The Advisory Board of the Society for Medieval Feminist Scholarship joins the Medieval Academy of America (MAA) in condemning the wave of anti-LGBTQ+ legislation currently sweeping the United States.
At the time of writing, a record-breaking number of 469 anti-LGBT+ bills have been introduced in state legislatures across the country, with 210 of these bills specifically targeting transgender and nonbinary people, more anti-LGBTQ+ bills than in each of the previous five years. Meanwhile, in the United Kingdom, members of Parliament are deliberating whether to halt the Gender Recognition Act Reform Bill legislation passed by the Scottish Parliament in December 2022, which permits adults to change their gender designation on their identity documents by self-declaration, removing the need for a medical diagnosis of gender dysphoria. In response to the Gender Recognition Act Reform Bill and Gender Recognition Act reform and plans to legislate for a ban on conversion therapy in England and Wales, The Equality and Human Rights Commission (EHRC) also released statements in January 2022 that, as outlined by Stonewall and Dr. Christopher Owen on behalf of Manchester Pride, effectively exclude trans people from improved rights and protections. As an intersectional feminist organisation committed to global gender justice, we are appalled by this rise in anti-LGBTQ+ policies, which will gut academic freedom and fundamental human rights. These anti-LGBTQ+ policies will harm our colleagues, friends, and loved ones.
In her groundbreaking Getting Medieval: Sexualities and Communities, Pre- and Postmodern (1999), the medievalist Carolyn Dinshaw concludes: “as queer historical projects aim to promote a queer future, the possibility of queerness in the past – of lived lives or fictional texts – becomes crucial” (140). Dinshaw reminds us of the urgency of queer perspectives on medieval studies, and medievalist perspectives on the queer past, present, and future. As medievalists, we are beholden not only to broaden our discipline to include voices that have always already been there, but also to support “queer subject and community formation now” (Dinshaw 206). We express our solidarity with our LGBTQ+ colleagues, and especially our trans colleagues, broadly defined, who are disproportionately targeted by this legislation.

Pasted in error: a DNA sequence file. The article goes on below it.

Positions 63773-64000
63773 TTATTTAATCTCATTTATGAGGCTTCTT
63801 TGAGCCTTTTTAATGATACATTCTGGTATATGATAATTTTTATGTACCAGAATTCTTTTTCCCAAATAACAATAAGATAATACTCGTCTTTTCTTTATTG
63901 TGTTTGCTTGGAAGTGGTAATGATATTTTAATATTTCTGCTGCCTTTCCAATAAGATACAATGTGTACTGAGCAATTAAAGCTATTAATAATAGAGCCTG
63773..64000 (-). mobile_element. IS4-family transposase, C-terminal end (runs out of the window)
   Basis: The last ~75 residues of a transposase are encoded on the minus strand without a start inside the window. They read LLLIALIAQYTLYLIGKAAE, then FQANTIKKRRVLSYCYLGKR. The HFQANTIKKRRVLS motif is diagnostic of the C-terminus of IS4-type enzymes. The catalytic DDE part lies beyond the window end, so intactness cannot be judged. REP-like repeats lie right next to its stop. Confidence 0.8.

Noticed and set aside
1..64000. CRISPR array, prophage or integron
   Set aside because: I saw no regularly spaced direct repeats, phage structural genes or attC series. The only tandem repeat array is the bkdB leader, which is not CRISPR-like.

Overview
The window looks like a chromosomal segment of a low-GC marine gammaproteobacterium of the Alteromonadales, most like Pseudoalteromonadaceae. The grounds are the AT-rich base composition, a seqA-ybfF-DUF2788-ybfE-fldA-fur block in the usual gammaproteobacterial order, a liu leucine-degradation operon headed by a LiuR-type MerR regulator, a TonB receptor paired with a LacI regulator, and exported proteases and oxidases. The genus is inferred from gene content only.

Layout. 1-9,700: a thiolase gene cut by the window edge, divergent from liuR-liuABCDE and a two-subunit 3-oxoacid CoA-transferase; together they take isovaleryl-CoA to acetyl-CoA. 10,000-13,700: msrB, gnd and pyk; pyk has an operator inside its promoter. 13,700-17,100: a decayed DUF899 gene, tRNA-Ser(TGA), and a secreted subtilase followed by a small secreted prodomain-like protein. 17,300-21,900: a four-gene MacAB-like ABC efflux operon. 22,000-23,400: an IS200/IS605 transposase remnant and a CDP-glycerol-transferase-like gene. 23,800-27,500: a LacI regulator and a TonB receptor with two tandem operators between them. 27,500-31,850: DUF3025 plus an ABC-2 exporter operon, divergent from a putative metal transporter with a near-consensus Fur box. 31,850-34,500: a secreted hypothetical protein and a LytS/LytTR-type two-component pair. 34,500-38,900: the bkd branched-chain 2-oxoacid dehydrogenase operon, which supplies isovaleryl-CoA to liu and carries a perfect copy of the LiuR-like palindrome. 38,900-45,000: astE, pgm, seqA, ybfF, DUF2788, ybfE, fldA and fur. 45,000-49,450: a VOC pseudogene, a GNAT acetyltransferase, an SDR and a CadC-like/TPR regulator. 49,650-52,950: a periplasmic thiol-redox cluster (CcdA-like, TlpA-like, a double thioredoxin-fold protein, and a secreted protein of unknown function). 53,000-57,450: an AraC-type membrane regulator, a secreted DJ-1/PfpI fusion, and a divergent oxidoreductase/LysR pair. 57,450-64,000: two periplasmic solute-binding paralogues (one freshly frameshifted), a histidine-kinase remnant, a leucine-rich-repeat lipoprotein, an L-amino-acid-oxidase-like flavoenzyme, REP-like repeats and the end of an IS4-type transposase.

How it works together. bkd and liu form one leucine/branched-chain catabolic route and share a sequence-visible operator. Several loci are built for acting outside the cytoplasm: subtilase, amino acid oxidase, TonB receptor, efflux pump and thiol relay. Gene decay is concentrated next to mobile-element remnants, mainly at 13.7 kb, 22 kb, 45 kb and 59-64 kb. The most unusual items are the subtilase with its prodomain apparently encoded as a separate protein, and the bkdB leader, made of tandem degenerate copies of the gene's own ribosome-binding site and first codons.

As the advisory board, we co-sign the statement issued by the MAA condemning this disturbing trend in legislation. Following the recommendations made by the MAA and, building upon the work of Dr. Gabrielle M.W. Bychowski and Professor Dorothy Kim in their article ‘Visions of Medieval Trans Feminism’, published in Medieval Feminist Forum, we reiterate their calls:
- For organisers of conferences and lecture series to centre trans scholars and topics.
- For editors to encourage and welcome trans scholars and scholarship around trans themes.
- For administrators and faculty to advocate at their home institutions both for hiring lines for trans colleagues, and for protected research time for trans colleagues already working within higher education.
- For administrators, faculty, publishers, and institutions to support the development of curricular and pedagogical tools and models that support student engagement with diverse and intersectional histories of gender and sexuality.
- For holding space for nationally recognized events that support our trans colleagues and loved ones, such as Trans Day of Remembrance (20 November) and Trans Day of Visibility (31 March).
We further call:
- For institutional student and employee healthcare to cover gender-affirming care, and to provide resources for LGBTQ+ mental and physical well-being.
- For streamlining the process of changing name and gender markers within higher education institutions and to develop procedures to help support students and staff transitioning within the university.
To support queer community formation within medieval studies, The Society for Medieval Feminist Scholarship commits to:
- Growing financial resources available to LGBTQ+ scholars in our field and bolstering our support of trans and non-binary scholars through the existing Trans Travel Fund.
- Proposing panels that centre trans scholars and topics for the International Medieval Congress (Leeds) and the International Congress of Medieval Studies (Kalamazoo).
- Encouraging trans scholars to publish their work in Medieval Feminist Forum and prioritising the publication of work centred on trans topics.
- Using our website resources to link to reliable information about best practices for institutional resources for LGBTQ+ health care, removing bureaucratic barriers to changing name and gender markers, and inclusive pedagogy and curricula.